Wilson Law Group is separating fact from fiction in a series of blogs to clarify some common questions and misconceptions of various topics in immigration law.  The short answer to the question above is "maybe".  There are several requirements for a U visa; each situation is different and needs to be evaluated on a case-by-case basis.   

To be clear, being a victim of a crime alone does not qualify someone for a U visa.  It is more complicated than that.  Being a victim of a crime is just one of several requirements to qualify for a U visa.  Before discussing the requirements, however, it is important to understand more about the U visa.  It is an application for U nonimmigrant status in the United States.  In other words, it is different from adjustment of status which is an application for permanent residency in the United States.  If granted, U nonimmigrant status is lawful nonimmigrant status in the U.S. that is generally valid for a period of four (4) years.  Someone granted U status is also granted work authorization that is valid for the same period. 

An important benefit of U nonimmigrant status is that a U visa recipient can apply for permanent residency after (3) three years of having been continuously physically present in the United States in U status, assuming otherwise eligible.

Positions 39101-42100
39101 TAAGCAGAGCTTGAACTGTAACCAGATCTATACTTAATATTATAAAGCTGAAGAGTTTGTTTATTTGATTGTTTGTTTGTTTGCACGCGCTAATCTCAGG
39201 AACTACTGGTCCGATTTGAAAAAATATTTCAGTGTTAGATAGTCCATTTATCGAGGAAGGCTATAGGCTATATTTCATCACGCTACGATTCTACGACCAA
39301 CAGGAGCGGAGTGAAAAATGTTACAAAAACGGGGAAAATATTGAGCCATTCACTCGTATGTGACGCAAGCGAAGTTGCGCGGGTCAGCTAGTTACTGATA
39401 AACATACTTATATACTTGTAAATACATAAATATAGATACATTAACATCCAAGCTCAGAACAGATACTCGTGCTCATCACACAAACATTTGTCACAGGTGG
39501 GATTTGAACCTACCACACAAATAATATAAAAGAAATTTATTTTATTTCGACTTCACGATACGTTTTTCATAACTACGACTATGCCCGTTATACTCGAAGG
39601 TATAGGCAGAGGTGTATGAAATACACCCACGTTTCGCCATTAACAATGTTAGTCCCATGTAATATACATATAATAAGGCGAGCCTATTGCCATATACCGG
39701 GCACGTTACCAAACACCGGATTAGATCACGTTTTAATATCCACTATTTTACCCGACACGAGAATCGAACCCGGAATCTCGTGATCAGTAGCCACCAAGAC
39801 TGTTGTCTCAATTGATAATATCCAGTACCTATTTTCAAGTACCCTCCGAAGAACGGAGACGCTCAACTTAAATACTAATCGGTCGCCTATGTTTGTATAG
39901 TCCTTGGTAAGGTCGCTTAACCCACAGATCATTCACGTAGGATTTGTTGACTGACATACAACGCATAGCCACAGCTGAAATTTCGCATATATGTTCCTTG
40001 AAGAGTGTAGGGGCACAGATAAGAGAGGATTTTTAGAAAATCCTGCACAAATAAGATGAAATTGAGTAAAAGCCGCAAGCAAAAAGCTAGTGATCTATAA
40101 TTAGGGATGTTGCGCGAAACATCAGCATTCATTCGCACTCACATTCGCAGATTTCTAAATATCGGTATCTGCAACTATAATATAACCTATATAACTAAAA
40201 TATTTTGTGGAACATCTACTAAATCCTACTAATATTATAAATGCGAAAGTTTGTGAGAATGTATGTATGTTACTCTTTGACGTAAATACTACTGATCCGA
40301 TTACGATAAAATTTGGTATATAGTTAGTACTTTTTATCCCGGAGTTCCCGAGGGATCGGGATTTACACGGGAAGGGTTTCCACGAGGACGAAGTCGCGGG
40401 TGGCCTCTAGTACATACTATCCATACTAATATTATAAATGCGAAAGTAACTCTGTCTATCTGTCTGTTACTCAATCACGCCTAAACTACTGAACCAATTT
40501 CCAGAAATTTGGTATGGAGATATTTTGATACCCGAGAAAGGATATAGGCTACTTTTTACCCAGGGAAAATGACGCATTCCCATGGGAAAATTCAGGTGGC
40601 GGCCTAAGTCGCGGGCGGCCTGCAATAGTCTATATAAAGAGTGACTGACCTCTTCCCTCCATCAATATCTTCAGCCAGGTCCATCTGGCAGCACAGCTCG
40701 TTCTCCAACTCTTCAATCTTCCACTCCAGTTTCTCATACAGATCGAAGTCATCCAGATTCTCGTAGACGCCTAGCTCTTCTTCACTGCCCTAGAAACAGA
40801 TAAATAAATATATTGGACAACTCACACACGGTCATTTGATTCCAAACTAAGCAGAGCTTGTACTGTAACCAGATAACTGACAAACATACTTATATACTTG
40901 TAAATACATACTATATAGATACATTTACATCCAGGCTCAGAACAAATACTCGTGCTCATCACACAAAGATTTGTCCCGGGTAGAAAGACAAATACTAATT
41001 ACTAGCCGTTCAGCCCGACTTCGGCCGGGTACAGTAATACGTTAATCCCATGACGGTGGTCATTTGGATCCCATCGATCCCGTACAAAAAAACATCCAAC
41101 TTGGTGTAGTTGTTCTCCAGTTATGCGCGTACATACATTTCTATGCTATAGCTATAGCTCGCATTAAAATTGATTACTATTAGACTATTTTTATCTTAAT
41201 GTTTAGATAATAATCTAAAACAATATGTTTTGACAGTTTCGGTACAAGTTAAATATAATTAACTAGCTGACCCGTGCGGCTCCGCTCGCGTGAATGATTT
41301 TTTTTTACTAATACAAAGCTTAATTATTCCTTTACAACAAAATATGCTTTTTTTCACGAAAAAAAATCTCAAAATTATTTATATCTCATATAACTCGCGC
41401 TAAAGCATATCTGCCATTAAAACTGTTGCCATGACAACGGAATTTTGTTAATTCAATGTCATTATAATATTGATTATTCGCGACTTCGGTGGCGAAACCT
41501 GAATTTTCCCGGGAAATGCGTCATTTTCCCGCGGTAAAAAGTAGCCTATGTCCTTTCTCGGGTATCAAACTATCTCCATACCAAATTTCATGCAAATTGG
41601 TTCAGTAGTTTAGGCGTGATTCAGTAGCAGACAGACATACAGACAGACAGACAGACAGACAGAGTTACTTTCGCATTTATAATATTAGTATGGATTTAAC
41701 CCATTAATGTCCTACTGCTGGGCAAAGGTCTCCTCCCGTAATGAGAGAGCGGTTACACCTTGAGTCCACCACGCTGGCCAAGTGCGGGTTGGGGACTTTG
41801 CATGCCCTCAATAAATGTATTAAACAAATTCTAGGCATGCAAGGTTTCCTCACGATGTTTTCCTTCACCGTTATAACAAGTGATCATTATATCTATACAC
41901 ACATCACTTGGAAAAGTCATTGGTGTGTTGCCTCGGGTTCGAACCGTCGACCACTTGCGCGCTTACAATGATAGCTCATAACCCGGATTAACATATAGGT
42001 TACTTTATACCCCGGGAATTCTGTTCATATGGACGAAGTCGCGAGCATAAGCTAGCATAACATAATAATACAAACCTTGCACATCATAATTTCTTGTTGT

USCIS may grant a U visa to someone who meets the following requirements:

1) suffered substantial physical or mental abuse as a result of

2) having been a victim of a qualifying crime

3) that occurred in the United States, and

4) has been helpful, is being helpful, or is likely to be helpful to a certifying agency in the investigation or prosecution of the qualifying crime. 

There are important considerations for each requirement.  For the first requirement, for example, USCIS can consider whether the qualifying crime worsened (exacerbated) a pre-existing condition of the applicant, such as a prior traumatic incident.  Not all crimes qualify for a U visa.  This is why the second requirement states that a “qualifying crime” must have occurred to the victim. 

Additionally, the immigration regulations also require that the applicant be a direct victim of a qualifying crime.  In certain circumstances, however, the regulations allow an indirect victim or bystander victim to apply for U visas.  Wilson Law Group has filed numerous U visa applications on behalf of direct, indirect, and bystander victims with USCIS.  We encourage you to consult with our office to evaluate your particular situation to determine if you qualify.    

Unfortunately, there is a limit of 10,000 U visas that may be granted to principal applicants each year.  If the cap is reached before all applications are adjudicated, USCIS will place any eligible principal or derivative petitions on a waiting list and give deferred action.  In other words, applicants whose U visa applications are approvable but do not have visa numbers available will be placed in a waiting list and given deferred action for a certain period of time, which enables them to apply for work authorization while waiting for final U visa decisions from USCIS.

Wilson Law Group will continue to monitor the U visa cap situation closely.  Feel free to contact our office by phone at our number of 612-436-7100 or via website to review and discuss if you may be eligible to apply for U status in the U.S.  

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U visa